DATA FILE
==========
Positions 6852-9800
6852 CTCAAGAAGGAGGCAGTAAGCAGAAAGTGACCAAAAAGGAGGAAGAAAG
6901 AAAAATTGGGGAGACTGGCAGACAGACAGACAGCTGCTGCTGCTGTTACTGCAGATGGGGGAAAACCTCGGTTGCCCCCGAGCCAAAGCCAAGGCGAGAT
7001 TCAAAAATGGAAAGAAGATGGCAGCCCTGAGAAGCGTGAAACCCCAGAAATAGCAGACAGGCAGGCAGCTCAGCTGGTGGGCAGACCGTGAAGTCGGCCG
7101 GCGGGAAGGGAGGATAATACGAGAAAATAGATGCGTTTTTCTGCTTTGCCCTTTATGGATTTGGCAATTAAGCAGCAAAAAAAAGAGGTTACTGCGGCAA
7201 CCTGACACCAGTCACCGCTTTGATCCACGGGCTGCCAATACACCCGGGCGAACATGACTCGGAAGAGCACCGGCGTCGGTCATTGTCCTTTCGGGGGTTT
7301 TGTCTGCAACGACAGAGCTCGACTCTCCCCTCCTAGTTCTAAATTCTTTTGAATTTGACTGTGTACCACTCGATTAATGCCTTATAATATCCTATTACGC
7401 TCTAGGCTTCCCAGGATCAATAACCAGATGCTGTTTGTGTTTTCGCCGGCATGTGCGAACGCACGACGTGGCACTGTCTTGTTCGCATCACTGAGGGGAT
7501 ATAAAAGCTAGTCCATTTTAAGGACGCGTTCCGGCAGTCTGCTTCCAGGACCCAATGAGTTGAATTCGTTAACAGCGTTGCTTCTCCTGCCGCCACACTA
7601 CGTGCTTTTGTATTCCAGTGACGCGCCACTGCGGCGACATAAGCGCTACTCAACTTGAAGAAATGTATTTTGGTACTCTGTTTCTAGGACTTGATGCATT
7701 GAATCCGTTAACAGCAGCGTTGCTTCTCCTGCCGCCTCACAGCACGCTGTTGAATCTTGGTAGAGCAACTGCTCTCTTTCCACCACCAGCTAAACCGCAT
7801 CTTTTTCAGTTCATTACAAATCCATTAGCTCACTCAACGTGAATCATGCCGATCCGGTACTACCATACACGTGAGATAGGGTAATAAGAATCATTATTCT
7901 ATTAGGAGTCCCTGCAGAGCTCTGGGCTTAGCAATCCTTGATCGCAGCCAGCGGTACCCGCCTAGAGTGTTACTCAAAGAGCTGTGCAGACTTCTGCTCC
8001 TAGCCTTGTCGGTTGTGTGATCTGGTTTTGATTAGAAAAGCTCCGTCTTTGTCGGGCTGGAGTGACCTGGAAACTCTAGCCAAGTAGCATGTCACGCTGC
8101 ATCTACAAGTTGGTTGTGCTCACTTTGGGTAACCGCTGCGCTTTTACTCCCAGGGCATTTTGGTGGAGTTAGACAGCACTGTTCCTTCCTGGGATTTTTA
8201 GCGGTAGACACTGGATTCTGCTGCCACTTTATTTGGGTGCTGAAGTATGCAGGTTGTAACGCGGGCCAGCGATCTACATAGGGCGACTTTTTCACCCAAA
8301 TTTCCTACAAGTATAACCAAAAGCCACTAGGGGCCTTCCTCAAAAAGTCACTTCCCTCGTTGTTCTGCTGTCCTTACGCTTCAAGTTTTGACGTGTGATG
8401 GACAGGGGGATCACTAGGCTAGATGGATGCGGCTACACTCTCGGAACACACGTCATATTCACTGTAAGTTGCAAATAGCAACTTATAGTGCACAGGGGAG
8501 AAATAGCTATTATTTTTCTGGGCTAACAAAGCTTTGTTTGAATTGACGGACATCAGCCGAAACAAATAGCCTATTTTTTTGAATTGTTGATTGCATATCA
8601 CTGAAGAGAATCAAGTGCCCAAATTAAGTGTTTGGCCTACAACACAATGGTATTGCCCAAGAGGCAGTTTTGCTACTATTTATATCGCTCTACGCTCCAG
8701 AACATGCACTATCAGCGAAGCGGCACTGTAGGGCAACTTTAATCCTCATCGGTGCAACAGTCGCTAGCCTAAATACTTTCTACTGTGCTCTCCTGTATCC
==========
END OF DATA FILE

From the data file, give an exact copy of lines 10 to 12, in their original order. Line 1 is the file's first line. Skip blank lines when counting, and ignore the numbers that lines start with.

7601 CGTGCTTTTGTATTCCAGTGACGCGCCACTGCGGCGACATAAGCGCTACTCAACTTGAAGAAATGTATTTTGGTACTCTGTTTCTAGGACTTGATGCATT
7701 GAATCCGTTAACAGCAGCGTTGCTTCTCCTGCCGCCTCACAGCACGCTGTTGAATCTTGGTAGAGCAACTGCTCTCTTTCCACCACCAGCTAAACCGCAT
7801 CTTTTTCAGTTCATTACAAATCCATTAGCTCACTCAACGTGAATCATGCCGATCCGGTACTACCATACACGTGAGATAGGGTAATAAGAATCATTATTCT